Which arm receives COVID-19 booster may make a difference, study finds

Pharmacy technician prepares a dose of the Johnson & Johnson COVID-19 vaccine (Credit: Michael Ciaglo/Getty Images)

Prior to receiving the COVID-19 vaccine, many people tend to ask: Will it hurt? Will there be symptoms? However, the question of whether repeat vaccinations are best given in the same arm is probably not a question many people have asked – until now.

A new study finds that a person’s immune system may be stronger if their COVID-19 booster goes in the same arm as their previous shot.

"The question seems so banal, so trivial that nobody before has thought to ask it," Professor Martina Sester, a biologist and co-author of this study, said in a press release

Researchers at Sarrland University in Germany analyzed data from more than 300 people who received the mRNA vaccine, along with a booster dose. 

The team found that the number of "killer T cells" – cells that attack and destroy the other cells they target – was significantly higher in those individuals who had been injected in the same arm.

The killer T cells were detected in 67% of cases using the same arm, in contrast to 43% of the cases in people who used different arms. 

Sester told FOX Television Stations that the study, published Aug. 11 in the journal eBioMedicine, suggests that the one-arm vaccination is a factor that influences the generated immunity after vaccination in a dual dose regimen and may be more likely to provide better or longer-lasting protection should the vaccinated person become infected with the COVID-19 virus.

"Often vaccines are given in the same arm since people tend to use their non-dominant arm. We can support this general preference from an immunological point of view," Sester explained.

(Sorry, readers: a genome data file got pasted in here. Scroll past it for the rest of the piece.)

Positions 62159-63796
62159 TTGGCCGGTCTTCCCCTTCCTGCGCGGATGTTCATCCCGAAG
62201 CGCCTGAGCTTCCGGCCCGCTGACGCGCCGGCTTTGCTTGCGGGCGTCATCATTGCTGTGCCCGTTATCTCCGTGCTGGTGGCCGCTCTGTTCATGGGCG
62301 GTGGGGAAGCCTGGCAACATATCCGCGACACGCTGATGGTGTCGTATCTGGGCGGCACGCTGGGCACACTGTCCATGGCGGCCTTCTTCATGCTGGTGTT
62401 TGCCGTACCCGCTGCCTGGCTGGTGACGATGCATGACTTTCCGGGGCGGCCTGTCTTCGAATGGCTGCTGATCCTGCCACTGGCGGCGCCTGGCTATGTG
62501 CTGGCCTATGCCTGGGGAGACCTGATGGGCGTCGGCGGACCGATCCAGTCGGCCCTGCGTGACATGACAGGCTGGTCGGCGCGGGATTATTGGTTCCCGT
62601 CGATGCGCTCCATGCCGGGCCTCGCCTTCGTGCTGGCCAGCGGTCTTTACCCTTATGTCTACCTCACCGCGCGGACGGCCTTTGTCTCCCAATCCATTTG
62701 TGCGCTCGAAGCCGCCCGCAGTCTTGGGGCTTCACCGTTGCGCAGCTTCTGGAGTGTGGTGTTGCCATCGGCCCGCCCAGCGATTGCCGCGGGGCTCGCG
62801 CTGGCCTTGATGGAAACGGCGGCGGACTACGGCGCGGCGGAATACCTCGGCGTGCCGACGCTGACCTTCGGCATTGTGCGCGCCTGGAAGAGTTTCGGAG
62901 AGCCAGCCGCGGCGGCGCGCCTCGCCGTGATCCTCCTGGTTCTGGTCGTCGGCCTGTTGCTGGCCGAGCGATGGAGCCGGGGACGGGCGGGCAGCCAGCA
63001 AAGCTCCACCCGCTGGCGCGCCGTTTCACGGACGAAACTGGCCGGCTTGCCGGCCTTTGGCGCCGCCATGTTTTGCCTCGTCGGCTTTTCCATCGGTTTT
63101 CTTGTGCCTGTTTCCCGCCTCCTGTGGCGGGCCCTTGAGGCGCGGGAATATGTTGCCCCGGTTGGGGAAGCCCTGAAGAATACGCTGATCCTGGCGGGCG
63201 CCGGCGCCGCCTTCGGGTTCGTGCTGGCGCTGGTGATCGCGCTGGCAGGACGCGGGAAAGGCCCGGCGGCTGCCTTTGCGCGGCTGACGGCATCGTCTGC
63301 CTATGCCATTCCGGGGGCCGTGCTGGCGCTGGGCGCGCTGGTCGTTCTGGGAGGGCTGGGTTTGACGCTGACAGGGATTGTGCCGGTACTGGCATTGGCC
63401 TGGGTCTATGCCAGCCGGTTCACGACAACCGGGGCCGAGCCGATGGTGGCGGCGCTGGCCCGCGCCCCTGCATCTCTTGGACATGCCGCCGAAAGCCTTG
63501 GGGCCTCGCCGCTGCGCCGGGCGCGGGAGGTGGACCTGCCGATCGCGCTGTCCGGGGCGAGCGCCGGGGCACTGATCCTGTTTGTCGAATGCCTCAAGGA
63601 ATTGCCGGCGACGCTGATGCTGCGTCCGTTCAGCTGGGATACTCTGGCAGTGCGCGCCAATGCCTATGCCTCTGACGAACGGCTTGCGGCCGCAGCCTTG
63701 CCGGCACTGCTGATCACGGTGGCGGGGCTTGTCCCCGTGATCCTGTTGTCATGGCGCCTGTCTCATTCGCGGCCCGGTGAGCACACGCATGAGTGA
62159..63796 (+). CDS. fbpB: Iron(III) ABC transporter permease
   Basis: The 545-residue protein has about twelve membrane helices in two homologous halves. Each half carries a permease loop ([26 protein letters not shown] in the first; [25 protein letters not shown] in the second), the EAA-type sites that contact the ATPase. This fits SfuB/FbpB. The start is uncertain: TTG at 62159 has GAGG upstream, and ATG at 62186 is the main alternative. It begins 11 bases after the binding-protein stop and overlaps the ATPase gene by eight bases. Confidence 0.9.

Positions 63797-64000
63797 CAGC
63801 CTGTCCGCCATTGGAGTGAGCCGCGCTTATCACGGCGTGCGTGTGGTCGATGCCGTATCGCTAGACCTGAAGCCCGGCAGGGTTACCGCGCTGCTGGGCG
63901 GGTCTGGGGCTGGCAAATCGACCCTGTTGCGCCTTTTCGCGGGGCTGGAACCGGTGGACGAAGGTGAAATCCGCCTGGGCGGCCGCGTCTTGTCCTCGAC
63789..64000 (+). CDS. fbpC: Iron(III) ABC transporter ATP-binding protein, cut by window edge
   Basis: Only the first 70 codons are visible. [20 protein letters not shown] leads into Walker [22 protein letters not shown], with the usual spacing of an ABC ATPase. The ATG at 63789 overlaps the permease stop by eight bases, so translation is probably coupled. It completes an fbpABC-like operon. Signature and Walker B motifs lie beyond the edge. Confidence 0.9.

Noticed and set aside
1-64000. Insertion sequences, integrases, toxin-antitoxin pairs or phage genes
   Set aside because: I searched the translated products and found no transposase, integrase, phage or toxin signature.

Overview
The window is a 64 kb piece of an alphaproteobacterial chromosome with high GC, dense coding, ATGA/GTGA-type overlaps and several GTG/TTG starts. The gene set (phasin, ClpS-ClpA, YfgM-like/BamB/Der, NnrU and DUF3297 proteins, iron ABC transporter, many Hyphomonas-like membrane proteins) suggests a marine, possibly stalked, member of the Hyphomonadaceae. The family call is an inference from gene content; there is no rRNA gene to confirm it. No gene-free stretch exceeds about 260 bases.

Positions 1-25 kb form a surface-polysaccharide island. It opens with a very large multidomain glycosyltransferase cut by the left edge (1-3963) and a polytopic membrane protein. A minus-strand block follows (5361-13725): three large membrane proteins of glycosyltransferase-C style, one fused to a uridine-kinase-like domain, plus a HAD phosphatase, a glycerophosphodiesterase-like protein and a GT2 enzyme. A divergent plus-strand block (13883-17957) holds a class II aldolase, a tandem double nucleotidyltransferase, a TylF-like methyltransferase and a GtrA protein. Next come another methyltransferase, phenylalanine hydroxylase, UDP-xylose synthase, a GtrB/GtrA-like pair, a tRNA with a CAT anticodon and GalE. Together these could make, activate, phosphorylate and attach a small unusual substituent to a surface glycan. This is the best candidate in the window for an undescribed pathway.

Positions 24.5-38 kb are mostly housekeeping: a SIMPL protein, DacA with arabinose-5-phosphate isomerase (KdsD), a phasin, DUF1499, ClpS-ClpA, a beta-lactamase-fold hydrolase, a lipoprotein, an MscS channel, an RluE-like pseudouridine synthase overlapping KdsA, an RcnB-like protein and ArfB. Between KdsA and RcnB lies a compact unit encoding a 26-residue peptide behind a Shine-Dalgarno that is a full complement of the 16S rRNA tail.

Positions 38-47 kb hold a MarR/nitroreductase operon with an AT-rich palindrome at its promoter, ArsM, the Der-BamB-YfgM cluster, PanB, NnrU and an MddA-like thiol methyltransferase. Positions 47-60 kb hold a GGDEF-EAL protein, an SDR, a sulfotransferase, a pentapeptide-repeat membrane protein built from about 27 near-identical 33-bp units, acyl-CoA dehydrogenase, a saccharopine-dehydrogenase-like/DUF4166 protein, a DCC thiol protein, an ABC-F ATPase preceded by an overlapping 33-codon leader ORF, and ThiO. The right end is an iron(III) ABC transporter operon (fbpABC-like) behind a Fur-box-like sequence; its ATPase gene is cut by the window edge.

Sester noted, "The number of antibodies, however, was not greater." While the immune cells are important for quickly destroying the virus, antibodies are also important for preventing the virus from causing further harm.

However, the antibodies found in people with the booster in the same arm were better at binding to the viral spike proteins, the study showed According to the National Institutes of Health, spike proteins are responsible for the coronavirus entering cells.

Sester said further study will be needed to evaluate if their results also apply to other vaccines. She also explained that the results are a snapshot of the immune response two weeks after the second dose without analysis of further points in time.

" Addressing the dynamics over time would also be interesting for future studies. In any case, documentation of the vaccine side in larger studies may also inform [us] as to how our study findings translate into differences in efficacy regarding protection," she added.

The next round of COVID-19 vaccines will target one of the latest versions of the coronavirus, the Food and Drug Administration said in June.

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FDA’s decision came one day after an agency panel of outside advisers supported the recipe change. The agency told vaccine makers to provide protection against just one omicron strain, known as XBB.1.5.

The three U.S. companies that make COVID-19 shots said this week they had geared up to make the formula change, in anticipation of making many millions of doses available for the fall.

COVID-19 hospital admissions have inched upward in the United States since early July in a small-scale echo of the three previous summers.

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But it's a far cry from past peaks, like the 44,000 weekly hospital admissions in early January, the nearly 45,000 in late July 2022, or the 150,000 admissions during the omicron surge of January 2022.

This story was reported from Los Angeles. The Associated Press contributed.